Thursday, November 17, 2016

Review of Acceptance by Jeff VanderMeer

I am often a visual thinker, and upon completion of the third and final book of Jeff VanderMeer’s Area X: Southern Reach trilogy called Acceptance, I’m left with the image of a person standing. Annihilation forms one leg and Authority the other, while Acceptance forms the remainder of the body. Another way of saying this is, where Annihilation and Authority are capable of standing alone, Acceptance is built on the two novels, and in turn gives the overall storyline its complete visage.

And I have this image in mind for a few reasons. Annihilation, while flashing back to the Biologist’s life in the real world, was primarily set inside Area X. Authority was the opposite; Control read accounts and saw video of others’ experiences inside the strange region, but his story was set in the real-world, the world outside the physics-defying barrier separating Area X from normality. Acceptance is set in both, as well as stretches the timeframe to the series' max.

Forming appendages and limbs—perhaps even a head, Acceptance likewise shifts away from single viewpoints to take in a broader sweep of characters . Along with storylines featuring the Biologist and Control, VanderMeer adds viewpoints from the lighthouse keeper Saul Evans, set years in the past, as well as a woman named Gloria who has held various positions in the narrative to date. Her story set largely before the events of Annihilation but after Evans’, it forms an important link, past to present, regarding VanderMeer’s deeper purposes of the trilogy—or at least one.

In the time before Area X, an occult group is playing games with the lighthouse’s lens. Annoying the keeper Evans, he nevertheless experiences something strange one day. Stabbed by a flower, he begins having nightmares. The little girl Gloria grows up in the area that one day will become Area X, and is even friends with Evans. In her adult years, after the strange anomaly has taken over the region, she becomes employed by the Southern Reach. Not as an expedition member, however, she has no chance of entering the area officially, and therefore contrives with a fellow staff member to enter illicitly one night. The two having inexplicable experiences inside, they nevertheless survive, and as part of her punishment once back inis made director by the mad Lowry. Discovering she has cancer as a result of her excursion changes everything.

Jumping between times and characters (not to mention the less-than-tangible sense of reality to Area X), the storyline of Acceptance is more complex than the first two novels. But it is not complexity simply for the simple sake of being complex, or profound. The Biologist and Control’s storylines left somehow hanging after Annihilation and Authority, in Acceptance VanderMeer provides complementary fates, fates satisfactory at the story/personal level while explicatory at the thematic/content level. With the addition of Evans and Gloria’s characters, however, the body of the trilogy is filled out, the aforementioned ‘complete visage’ as it were. Providing key linkages between plot points and story elements introduced thus far, they likewise provide a much broader database of information from which the reader can draw conclusions about the meaning of Area X. It’s no spoiler to say VanderMeer is too coy to explain things directly to the reader; that could have been implied from the start. But in the very least the larger number of data points help the reader pinpoint more specific perspectives on the reality and purpose of the trilogy.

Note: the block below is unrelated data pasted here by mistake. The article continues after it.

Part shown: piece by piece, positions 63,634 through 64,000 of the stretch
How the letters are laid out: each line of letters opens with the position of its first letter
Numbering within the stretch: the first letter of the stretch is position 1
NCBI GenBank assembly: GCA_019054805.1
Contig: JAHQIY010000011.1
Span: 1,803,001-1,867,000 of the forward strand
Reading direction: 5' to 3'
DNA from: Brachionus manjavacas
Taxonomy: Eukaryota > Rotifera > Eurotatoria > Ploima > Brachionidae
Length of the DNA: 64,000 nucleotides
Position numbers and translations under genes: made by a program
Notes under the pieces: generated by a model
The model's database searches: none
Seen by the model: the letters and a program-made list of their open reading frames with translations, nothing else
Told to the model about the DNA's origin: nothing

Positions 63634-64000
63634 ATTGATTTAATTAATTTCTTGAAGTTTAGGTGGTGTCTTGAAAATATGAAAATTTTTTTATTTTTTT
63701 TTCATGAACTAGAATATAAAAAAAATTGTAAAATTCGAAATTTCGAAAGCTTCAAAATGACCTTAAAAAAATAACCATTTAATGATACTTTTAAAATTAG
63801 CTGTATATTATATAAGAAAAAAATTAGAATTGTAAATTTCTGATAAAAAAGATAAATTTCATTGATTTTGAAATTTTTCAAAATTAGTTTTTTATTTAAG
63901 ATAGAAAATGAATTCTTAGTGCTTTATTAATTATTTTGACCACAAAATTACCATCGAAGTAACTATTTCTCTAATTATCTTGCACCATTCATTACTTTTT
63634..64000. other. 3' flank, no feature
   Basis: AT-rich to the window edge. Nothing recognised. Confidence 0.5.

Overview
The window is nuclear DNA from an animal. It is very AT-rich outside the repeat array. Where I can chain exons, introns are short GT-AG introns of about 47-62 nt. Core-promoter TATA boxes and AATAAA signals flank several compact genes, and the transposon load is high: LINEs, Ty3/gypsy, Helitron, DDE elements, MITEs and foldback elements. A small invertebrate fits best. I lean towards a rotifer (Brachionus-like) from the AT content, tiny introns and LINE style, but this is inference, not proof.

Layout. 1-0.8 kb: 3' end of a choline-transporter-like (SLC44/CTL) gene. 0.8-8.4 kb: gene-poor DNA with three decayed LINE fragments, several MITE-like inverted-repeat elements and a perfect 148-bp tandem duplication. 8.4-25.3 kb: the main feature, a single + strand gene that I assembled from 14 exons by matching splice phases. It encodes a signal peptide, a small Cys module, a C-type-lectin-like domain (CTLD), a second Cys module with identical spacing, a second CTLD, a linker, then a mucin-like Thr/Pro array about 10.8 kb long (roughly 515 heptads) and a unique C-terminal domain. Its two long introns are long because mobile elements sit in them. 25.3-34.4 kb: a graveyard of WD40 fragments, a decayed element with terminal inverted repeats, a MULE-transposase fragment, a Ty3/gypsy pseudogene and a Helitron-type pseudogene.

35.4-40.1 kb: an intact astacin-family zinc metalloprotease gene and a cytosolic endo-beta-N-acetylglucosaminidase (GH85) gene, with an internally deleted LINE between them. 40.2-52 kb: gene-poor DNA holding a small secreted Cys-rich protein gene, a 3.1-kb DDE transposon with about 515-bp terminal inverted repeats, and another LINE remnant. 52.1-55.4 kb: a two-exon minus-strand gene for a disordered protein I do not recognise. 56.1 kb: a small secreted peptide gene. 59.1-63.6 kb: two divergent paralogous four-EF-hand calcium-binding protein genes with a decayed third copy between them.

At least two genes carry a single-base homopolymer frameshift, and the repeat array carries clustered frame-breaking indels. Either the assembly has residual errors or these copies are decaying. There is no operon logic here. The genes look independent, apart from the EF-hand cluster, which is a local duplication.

Upon completion of Annihilation, it was my opinion that the novel, while certainly capable of being interpreted in a variety of other ways, was somehow focused on humanity’s collection of knowledge to date, the remaining lack thereof, and the effect of each on the contemporary, 21st century mindset. Science has given mankind a great deal of information, as well as asked a lot of big questions, but it still has yet to entirely explain existence, material or otherwise. The variety of human reaction confronting this idea is where the novel, and as I’m now indirectly stating, the trilogy achieves its success. VanderMeer feels to be running out of gas in this, the final novel in the trilogy; there are times the flow and prose seem a little sluggish. But at an overview , the ideological structure remains intact.

The Strugatsky brother’s Roadside Picnic; David Lindsay’s Voyage to Arcturus; J.G. Ballard’s The Crystal World; Franz Kafka’a The Castle; Carolyn Ives Gilman’s Dark Orbit; Albert Camus’ The Stranger; Stanislaw Lem’s Solaris—these and a variety of other novels have forced the reader to confront the subjectivity of existence in a variety of alienating scenarios. VanderMeer’s Area X trilogy, capped off by Acceptance, joins this fine company. Finding his own wires and cables in the human brain to tinker with via a highly unique setting, its no small feat of talent to so continuously locate the unsettling space between tangible and intangible reality. A niche that is not so abstract as to distract, and not so identifiable as to be commonplace, VanderMeer completes a trio of novels, the visage of a figurative body remaining.

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